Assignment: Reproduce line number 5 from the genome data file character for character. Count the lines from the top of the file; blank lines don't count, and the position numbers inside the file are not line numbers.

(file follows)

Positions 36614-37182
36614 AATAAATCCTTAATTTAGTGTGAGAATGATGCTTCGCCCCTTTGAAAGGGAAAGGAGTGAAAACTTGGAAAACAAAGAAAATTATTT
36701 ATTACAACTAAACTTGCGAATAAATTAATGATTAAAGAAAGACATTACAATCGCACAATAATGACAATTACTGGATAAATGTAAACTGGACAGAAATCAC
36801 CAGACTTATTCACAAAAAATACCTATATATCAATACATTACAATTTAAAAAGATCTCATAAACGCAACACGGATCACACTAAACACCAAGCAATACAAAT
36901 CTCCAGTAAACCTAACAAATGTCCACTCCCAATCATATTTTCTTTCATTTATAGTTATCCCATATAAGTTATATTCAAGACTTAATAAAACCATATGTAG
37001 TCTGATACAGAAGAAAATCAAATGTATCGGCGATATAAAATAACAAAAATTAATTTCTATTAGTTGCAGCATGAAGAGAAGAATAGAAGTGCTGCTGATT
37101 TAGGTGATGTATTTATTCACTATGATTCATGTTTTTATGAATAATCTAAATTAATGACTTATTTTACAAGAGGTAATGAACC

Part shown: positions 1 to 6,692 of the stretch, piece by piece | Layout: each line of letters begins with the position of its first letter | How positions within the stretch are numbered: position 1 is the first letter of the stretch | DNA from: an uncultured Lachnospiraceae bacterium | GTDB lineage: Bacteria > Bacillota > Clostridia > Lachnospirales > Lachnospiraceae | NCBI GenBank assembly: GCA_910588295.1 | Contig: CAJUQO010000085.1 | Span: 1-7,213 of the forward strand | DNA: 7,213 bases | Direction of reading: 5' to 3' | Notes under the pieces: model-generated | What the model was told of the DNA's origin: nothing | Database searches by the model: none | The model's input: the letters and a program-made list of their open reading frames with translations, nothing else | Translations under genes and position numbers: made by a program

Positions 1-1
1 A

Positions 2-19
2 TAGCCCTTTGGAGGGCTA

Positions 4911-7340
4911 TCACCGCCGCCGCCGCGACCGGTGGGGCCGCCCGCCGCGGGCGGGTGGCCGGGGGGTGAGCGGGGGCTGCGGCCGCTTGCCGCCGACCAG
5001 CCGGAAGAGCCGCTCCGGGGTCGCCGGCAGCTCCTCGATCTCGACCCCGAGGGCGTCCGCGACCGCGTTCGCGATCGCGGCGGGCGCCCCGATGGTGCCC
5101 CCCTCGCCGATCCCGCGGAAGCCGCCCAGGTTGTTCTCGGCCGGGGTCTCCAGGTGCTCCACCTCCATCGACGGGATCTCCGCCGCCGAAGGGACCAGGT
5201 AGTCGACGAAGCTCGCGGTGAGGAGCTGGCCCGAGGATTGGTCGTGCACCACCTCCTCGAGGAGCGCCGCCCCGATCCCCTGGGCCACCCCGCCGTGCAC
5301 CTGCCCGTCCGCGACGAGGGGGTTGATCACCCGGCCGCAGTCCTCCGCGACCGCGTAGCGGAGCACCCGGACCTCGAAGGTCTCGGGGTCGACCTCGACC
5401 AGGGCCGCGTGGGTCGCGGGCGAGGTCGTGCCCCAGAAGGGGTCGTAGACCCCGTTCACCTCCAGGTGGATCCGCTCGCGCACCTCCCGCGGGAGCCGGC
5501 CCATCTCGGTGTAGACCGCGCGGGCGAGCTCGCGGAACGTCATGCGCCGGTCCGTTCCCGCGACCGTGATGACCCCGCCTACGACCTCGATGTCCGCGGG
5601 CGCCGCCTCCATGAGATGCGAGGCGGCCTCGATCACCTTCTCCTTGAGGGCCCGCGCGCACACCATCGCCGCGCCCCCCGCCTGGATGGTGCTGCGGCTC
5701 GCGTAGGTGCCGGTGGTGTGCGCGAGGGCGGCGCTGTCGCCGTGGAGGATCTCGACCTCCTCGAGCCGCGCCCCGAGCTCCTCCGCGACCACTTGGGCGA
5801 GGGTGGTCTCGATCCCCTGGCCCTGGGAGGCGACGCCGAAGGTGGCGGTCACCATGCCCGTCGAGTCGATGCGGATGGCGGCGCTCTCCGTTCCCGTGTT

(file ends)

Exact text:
36901 CTCCAGTAAACCTAACAAATGTCCACTCCCAATCATATTTTCTTTCATTTATAGTTATCCCATATAAGTTATATTCAAGACTTAATAAAACCATATGTAG